The reality is that she could only write for an hour a day. After that she could do little else but sleep for the rest of the day. “I often felt like I was making myself worse in order to write about my illness,” she says. She wrote the book from bed, on an elaborate arrangement of pillows to keep the pressure off of the “white-hot pain in the spine, bladder, ovaries, rectum, vagina, and left leg.” While writing, she was also competing in what she calls the “Bowel Olympics,” running to the bathroom every ten minutes. “This is a sub-optimal way to write a book,” she quips.

Ramey also resists the idea that her exterior success somehow makes everything she’s been through worthwhile. “The things that people say are just wild,” she says. “‘Aren’t you glad you went through all of these horrible things so that you could make this new record, so you could become Wolf Larsen, so you could write this book?’ And the answer is a hard no.”

She later clarifies: “There is no doubt I have grown in many ways because of my illness—I have more empathy, I have more perspective, and I am stronger. But would I do eighteen almost unbroken years of severe suffering over again? Absolutely not. Would I wish what has happened to me on a single human being, in the name of growth? Absolutely not. This is the tyranny of positive thinking—that everything has to be good, golden, inspirational, and everything has to happen for a reason.

“There is so much pressure on the disability and chronic illness communities, narratively speaking, to fight, to overcome, to be the winner—or alternatively, to be the most grateful, the most accepting, the most serene. For some, this is very empowering and I deeply respect that. But from my perspective, it’s also empowering to say, ‘No, thank you. I don’t accept this, and I don’t want it. Not for me, and not for anyone else.’ It can be empowering to draw meaning from the struggle to change the systems that cause us harm, even if we can’t change our own illness.”

When Ramey and I speak for this interview—the old-fashioned way, on the phone rather than over Zoom, because she finds screen-free more manageable—it’s been just over a year since her book came out on March 17, 2020.

“We were right in the middle of confirming appearances on big TV shows and a feature on NPR when it became clear that the world was about to change, and all those appearances were canceled. Having worked on the book for [so many] years only for it to come out at that moment was gutting.” (Although, she jokes,
it felt “very on-brand” to have a book about mysterious, overlooked illnesses dwarfed by a global pandemic.)

For Ramey, day-to-day life has been “almost exactly the same” under COVID-19. “It’s so strange to have had this one year where all of a sudden everyone has had all these things in common with me,” she says. “But there’s also sadness there, because they will go back to all of the things that they do in their life. There’s a long goodbye coming for the rest of us that have to stay behind.”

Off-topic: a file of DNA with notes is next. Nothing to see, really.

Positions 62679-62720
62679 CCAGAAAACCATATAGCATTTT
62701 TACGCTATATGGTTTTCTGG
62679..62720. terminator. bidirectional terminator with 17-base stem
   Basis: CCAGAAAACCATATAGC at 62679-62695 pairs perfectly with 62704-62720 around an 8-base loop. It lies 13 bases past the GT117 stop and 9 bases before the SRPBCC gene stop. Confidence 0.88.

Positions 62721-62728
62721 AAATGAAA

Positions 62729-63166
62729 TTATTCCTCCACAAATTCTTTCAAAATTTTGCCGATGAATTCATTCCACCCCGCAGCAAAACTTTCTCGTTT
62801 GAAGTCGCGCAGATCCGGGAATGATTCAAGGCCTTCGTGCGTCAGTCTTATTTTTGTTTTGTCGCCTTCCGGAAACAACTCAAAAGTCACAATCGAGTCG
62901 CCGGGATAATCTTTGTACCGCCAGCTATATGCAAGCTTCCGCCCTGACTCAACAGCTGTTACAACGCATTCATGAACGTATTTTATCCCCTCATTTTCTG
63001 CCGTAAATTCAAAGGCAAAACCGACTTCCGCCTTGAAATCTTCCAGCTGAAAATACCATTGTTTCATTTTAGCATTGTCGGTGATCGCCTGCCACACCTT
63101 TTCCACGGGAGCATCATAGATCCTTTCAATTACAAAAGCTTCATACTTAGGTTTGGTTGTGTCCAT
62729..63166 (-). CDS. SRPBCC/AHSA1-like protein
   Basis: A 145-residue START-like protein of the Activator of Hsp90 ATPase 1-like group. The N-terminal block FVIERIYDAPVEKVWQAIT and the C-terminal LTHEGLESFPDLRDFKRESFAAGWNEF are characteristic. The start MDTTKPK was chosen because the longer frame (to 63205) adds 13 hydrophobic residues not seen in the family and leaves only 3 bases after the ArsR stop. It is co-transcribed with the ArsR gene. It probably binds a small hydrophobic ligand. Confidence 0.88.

Of particular interest to Ramey is the so-called long COVID, where people apparently recover from the initial viral infection but continue to have debilitating symptoms like joint or muscle pain, extreme fatigue, unexplained fevers, and brain fog. It has been surreal, she says, watching the long COVID story play out in real time and seeing how these patients—with mysterious, unexplained, and chronic symptoms that feel instinctively familiar to her—have been treated. “The acutely ill [with COVID-19] are treated as a huge emergency, of course, which is as it should be,” she says. “But the post-COVID people are treated pretty poorly. If you have COVID-19, everyone is doing heroic work to take care of you and to make you well. And suddenly you walk through the mirror: you’ve got long COVID and you’re in a complete shadow-land where everything is different. Up is down and left is right. Nothing is making sense, nobody is trying to help you. And you can’t figure out what is wrong with you.

“It’s a very disorienting experience—as I’ve obviously experienced—because you’re the same person that was being treated like an important person a month ago, and now as this liar, malingerer, hypochondriac. But you’re not acting any differently as a human being, you’re not hysterical, you’re not reporting things any differently, you’re not using a different tone of voice.

“It’s just that the stigma of this kind of illness is so incredibly strong it doesn’t matter how you behave,” she says. Ramey’s hope is that the intense spotlight provided by the pandemic will mean that a more unifying understanding of chronic illnesses emerges. A good start is the $1.15 billion that’s been allocated for the NIH to research long COVID.

“It’s hopeful,” she says. “Because it’s such a large, loud influx of patients all saying the same thing, I think it’s more difficult to dismiss.”


Jennie Agg is a UK-based freelance journalist who specializes in women’s health. She is working on her first book.

Julius Schlosburg is based in Tucson, Arizona. See more of his photography at


Listen to Sarah Ramey '03 interviewed on NPR's "Morning Edition," July 23, 2021.


Bowdoin Magazine, Spring/Summer 2021


This story first appeared in the Spring/Summer 2021 issue of Bowdoin Magazine. Manage your subscription and see other stories from the magazine on the Bowdoin Magazine website.